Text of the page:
Are Implicit Attitudes Arational? In Progress
Debate over the nature of implicit attitudes has led many philosophers to claim that implicit attitudes are arational. If implicit attitudes are arational, they are inapt for evaluation as rational or irrational. On this view, it is difficult to hold agents directly responsible for their implicit attitudes, because responsibility is often linked to an agent’s rational capacities. In this paper, I argue that it is wrong to think that all implicit attitudes are arational. Rather, many implicit attitudes are rationally evaluable. To make this case, I first agree with many writers on the topic that in order to be rationally evaluable, attitudes must be propositional, apt to update in response to evidence, and apt to feature in inferences. Engaging with the empirical literature on the topic, I then show that many implicit attitudes satisfy these conditions. Many implicit attitudes are rationally evaluable, which clears the way for us to hold agents responsible for their implicit attitudes.
Controlling Implicit Attitudes In Progress
Many philosophers and psychologists have held that implicit attitudes are uncontrolled. There is a clear line of thought from this claim to the idea that we are not responsible for our implicit attitudes. In this paper I argue that the sense of 'control' that implicit attitudes lack (control as 'automatic manifestation') is not the same sense of control that determines one's moral responsibility. If control is what determines moral responsibility, then we are responsible for our implicit attitudes.
Conscious Awareness and Responsibility for Implicit Attitudes In Progress
It's commonly held that implicit attitudes are, by definition, unconscious attitudes. This idea is often contrasted with the claim that explicit attitudes are (paradigmatically) conscious attitudes. You might also think that we are not responsible for our implicit attitudes because they are unconscious. Here I argue that this common train of thought is wrong. Using Peter Carruthers' Interpretive Sensory Access (ISA) account of self-knowledge, I argue that no attitudes are conscious. Nevertheless, we can gain knowledge of our own attitudes, whether implicit or explicit. The possibility of self-knowledge is important for praise- and blame- type responsibility, but it does not determine whether implicit attitudes reflect on the self (responsibility as attributability), which does not depend on whether we know (or can know) our own attitudes.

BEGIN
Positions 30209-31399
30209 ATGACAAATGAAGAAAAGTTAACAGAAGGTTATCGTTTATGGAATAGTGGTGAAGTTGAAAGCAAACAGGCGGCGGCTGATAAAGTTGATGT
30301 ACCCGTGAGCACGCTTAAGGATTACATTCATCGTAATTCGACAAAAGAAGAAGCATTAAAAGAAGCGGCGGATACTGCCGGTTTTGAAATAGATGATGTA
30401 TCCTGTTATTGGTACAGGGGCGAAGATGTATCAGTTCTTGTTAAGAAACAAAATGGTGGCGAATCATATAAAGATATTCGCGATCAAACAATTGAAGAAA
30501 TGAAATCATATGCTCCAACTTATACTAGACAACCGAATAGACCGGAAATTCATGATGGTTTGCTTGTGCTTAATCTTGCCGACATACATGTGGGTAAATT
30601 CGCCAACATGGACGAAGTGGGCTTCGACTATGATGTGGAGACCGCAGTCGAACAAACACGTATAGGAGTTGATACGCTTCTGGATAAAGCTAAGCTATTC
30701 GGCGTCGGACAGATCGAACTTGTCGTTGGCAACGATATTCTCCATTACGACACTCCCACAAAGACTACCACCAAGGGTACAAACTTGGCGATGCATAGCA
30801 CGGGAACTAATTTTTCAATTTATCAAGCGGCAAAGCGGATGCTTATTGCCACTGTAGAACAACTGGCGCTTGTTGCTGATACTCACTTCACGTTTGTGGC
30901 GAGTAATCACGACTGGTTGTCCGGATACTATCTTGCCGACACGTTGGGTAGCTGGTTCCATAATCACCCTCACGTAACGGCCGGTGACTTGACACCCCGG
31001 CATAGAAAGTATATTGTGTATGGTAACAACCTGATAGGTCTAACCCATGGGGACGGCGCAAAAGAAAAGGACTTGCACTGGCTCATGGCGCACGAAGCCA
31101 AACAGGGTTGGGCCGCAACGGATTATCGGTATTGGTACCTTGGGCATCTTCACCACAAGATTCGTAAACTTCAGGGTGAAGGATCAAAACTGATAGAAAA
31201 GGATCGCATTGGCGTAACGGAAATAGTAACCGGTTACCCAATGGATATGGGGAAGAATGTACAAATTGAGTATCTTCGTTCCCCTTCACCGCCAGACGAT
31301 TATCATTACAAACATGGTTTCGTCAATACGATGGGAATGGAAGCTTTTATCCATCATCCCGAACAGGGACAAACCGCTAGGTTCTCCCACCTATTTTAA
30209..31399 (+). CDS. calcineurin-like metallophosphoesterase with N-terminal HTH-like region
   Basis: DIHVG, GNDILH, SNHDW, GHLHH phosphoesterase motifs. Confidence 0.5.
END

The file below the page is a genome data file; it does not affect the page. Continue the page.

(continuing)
The Empirical Approach to the Metaphysics of Mental States In Progress
Implicit attitudes are commonly understood to be attitudes that can be measured by indirect tests, which measure subjects' attitudes without directly asking them what they think. However, there are a variety of indirect tests, and they are plausibly interpreted as capturing a wide range of attitudes, including ones that are unconscious, uncontrolled, or associative. Given the variety of attitudes that indirect tests are presumably capturing, we cannot stipulate a 'metaphysics of mental states' purely on the basis of empirical results (except insofar as that metaphysics is based on empirical results). Here I argue that while the purely empirical approach to the metaphysics of mental states is untenable, the alternative, stipulating a metaphysics and arguing from there, is also unsatisfactory. We should be wary of our metaphysical assumptions when it comes to implicit attitudes, in part because these metaphysical assumptions have a direct impact on epistemology and ethics. I suggest that when discussing attitudes, we should reject the idea that implicit attitudes constitute a unified 'kind' of attitude about which we can make easy metaphysical claims. There is nothing interestingly distinct about implicit attitudes, as opposed to explicit attitudes.